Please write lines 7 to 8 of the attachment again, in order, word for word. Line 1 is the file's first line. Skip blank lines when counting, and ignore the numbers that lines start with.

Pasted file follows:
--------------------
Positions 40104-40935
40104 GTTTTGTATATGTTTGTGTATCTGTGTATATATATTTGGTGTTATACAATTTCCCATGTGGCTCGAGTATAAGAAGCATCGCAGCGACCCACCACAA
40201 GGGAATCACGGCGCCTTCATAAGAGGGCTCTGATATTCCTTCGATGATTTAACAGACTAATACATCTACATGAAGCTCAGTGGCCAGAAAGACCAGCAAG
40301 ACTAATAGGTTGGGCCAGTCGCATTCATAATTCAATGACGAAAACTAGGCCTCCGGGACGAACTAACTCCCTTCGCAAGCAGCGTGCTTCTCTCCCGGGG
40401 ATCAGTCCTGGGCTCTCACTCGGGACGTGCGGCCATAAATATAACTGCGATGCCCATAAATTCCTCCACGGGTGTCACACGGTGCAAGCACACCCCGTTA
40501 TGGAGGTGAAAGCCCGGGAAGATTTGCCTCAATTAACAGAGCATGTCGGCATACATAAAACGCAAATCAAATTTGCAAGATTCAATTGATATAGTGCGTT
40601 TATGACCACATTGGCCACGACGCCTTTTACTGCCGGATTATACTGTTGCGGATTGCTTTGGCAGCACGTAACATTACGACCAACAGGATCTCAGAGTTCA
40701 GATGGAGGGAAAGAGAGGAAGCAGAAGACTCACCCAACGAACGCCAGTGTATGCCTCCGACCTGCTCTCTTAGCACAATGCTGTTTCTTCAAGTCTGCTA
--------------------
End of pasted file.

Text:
40601 TATGACCACATTGGCCACGACGCCTTTTACTGCCGGATTATACTGTTGCGGATTGCTTTGGCAGCACGTAACATTACGACCAACAGGATCTCAGAGTTCA
40701 GATGGAGGGAAAGAGAGGAAGCAGAAGACTCACCCAACGAACGCCAGTGTATGCCTCCGACCTGCTCTCTTAGCACAATGCTGTTTCTTCAAGTCTGCTA